Hung Parliament, Where will it get us, or not get us?

A hung Parliament, is looking like a real possibility for the first time in a long long time.

This is where no party has an overall majority.

Why should you care? Because it means that a lot of the snap decisions that have been made recently would not have been able to be put through so easily.

The rather average Nick Clegg of the Lib Dems has claimed that he will side with whichever party has the most seats, in order to form a majority government if the need for a coalition arises. I am however sure that this will require some political sacrifice on the part of the ruling party, and if that does not work, a 3 way split is a real possibility.

There is already minority governments in the UK, for example. Scotland has a minority government. Scotland has 129 Members of Scottish Parliament (MSPs). 73 of these are constituency members and the remaining 56 members are top up members as discussed in my previous post.

The SNP however have formed a minority Government, led by Alex Salmond. Has this led to massive problems in legislation making? Not really, they don’t do much anyway…. With exceptionally limited powers.

My point is, there is no other place where we can see exactly what a minority/coalition government would mean for the UK.

Italy has a coaltion government, but that is, for want of a better term, pretty corrupt country with a different political ethic to that of the UK.

It is however undoubted that it would lead to large amounts of horse trading, such as what is seen in the EU (something I will undoubtedly touch on in a later post). Basically, currently, a party gets in and implements it’s manifesto, under a minority government this could not be guaranteed. But here comes the saving grace of the British constitution, Conventions.

There is a convention in the UK which states that the ruling party should not have their manifesto blocked in any way.

So yes, we know manifesto pledges will be stuck to, but what about emergencies?

This is surely when a government needs to act fastest.

This is a much hazier area, where we don’t really know what would happen, but if a party is dragging their heels, who knows.

One thing is for sure though. Under a hung Parliament, everything which is controversial in the slightest (Terrorism Act for example) would be discussed at back breaking length until there is a parliament wide compromise.

In some cases though there is an issue where there could be a minority party which has a ridiculous amount of say in politics.

If for example, the party needs just 1 more MP to have a majority, they might end up making substantial concessions to get that 1 extra MP on side (a green party member for example). That sounds slightly undemocratic doesn’t it?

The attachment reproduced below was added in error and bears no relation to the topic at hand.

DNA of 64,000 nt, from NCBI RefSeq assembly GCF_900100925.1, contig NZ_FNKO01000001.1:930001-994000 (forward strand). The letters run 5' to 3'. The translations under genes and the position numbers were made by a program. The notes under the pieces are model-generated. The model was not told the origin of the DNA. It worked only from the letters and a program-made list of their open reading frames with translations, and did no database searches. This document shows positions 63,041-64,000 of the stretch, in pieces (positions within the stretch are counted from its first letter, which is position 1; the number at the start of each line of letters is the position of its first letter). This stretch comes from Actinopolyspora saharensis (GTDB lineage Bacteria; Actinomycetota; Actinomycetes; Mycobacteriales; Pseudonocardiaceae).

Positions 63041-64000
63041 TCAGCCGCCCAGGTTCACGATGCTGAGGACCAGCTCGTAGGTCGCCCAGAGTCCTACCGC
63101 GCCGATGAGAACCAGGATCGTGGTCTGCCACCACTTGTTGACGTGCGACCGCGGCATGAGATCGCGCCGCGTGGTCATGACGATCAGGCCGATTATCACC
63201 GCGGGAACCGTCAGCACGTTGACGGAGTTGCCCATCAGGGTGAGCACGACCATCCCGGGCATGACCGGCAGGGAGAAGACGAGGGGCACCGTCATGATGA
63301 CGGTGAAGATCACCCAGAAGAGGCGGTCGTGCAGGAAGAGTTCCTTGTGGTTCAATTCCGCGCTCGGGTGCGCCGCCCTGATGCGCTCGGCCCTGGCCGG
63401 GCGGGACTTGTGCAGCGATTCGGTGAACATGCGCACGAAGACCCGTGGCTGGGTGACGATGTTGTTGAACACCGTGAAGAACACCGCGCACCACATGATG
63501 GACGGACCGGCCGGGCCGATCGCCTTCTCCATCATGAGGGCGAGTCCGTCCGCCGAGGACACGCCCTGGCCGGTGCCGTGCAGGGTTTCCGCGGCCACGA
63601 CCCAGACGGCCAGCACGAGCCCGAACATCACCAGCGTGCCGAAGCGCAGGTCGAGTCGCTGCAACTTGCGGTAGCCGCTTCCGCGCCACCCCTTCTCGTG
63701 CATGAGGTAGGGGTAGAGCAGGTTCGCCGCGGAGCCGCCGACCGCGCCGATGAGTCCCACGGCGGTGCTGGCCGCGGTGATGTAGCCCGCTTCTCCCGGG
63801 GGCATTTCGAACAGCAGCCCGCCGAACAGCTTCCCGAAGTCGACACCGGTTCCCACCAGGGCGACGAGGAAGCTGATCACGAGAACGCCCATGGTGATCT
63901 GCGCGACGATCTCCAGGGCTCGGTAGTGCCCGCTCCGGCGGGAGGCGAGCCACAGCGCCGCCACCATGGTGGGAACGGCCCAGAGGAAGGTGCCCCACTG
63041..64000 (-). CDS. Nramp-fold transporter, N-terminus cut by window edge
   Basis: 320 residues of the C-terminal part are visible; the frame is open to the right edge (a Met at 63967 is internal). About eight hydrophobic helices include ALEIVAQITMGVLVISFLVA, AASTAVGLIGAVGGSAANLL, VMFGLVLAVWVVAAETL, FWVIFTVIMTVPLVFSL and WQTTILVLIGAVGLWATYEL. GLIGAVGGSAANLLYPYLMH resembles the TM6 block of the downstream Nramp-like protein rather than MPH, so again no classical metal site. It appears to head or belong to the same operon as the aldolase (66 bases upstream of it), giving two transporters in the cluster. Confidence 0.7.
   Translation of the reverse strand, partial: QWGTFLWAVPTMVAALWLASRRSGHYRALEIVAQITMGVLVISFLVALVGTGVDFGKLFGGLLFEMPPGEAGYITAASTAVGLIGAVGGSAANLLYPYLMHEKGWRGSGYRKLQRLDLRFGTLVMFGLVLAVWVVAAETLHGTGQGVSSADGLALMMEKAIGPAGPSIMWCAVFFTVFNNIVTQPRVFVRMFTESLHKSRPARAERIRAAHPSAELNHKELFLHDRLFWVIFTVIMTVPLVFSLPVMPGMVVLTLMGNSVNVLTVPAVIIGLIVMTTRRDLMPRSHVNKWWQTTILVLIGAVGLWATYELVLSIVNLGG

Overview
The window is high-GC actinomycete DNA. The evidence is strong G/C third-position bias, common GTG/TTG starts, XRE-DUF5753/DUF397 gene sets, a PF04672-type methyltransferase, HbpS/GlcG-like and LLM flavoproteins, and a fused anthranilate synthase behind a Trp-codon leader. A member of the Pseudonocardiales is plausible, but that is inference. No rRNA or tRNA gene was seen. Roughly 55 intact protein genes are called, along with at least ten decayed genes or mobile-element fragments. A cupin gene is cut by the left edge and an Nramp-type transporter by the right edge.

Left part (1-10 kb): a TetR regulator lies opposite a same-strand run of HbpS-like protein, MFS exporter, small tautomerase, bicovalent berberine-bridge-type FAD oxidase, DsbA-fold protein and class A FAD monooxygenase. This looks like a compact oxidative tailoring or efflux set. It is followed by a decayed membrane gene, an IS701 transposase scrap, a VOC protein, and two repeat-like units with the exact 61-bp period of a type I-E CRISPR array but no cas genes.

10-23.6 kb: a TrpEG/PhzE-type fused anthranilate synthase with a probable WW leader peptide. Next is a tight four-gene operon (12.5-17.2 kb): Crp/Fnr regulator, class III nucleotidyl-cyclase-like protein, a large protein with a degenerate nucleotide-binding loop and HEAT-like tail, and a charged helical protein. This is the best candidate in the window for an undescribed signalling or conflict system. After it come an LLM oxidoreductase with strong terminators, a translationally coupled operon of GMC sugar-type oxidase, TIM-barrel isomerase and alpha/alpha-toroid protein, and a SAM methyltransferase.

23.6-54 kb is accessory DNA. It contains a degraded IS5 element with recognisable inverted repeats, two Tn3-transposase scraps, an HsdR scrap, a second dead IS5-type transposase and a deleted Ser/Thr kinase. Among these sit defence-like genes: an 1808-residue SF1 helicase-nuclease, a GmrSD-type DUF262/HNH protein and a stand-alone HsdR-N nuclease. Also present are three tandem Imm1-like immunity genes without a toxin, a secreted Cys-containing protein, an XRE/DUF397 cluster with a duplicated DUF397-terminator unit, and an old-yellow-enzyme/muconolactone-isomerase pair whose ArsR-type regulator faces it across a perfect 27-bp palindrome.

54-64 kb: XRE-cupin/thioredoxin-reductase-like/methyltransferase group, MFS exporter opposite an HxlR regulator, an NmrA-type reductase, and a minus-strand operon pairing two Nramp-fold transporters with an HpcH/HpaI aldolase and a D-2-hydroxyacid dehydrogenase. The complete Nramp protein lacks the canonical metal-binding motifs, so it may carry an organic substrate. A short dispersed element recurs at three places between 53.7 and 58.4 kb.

At the same time though it removes the current element of rubber stamping that our Parliament seems to become when there is a huge majority.

It could easily be claimed that Tony Blair (1997-2005) and Thatcher 1979-1987) could more or less rule by themselves, as in these terms they had huge majorities and could easily survive a fairly large rebellion in Parliament with their huge majorities.

The problem came for them when they had to adjust in their final terms to not having such a large majority, and having to begin to give in to cabinet etc.

It is worthy of note that in1974 there was a hung Parliament in the February election which was quickly followed by another election in October which led to a Labour majority government.

So, there are clear arguments for both.

I would argue personally, but I would love to hear your opinion, that Hung parliament is right if it is democratically elected, but a hung parliament in a non PR system would be terrible. So, for example, if Labour end up getting 25% of the votes yet 30% of the seats, and Cons end up getting 35% of the votes and 30% of the seats (we already know the Tories need a roughly +7% swing) then that, I would argue would be the worst possible reason for there to be a hung Parliament….

It is however worth noting that we might see no real difference if there is a coalition or a minority government. With the consensual politics being the politics of the day, there is a chance things will go on as normal, which will surely be a serious indictment on the state of British Politics.


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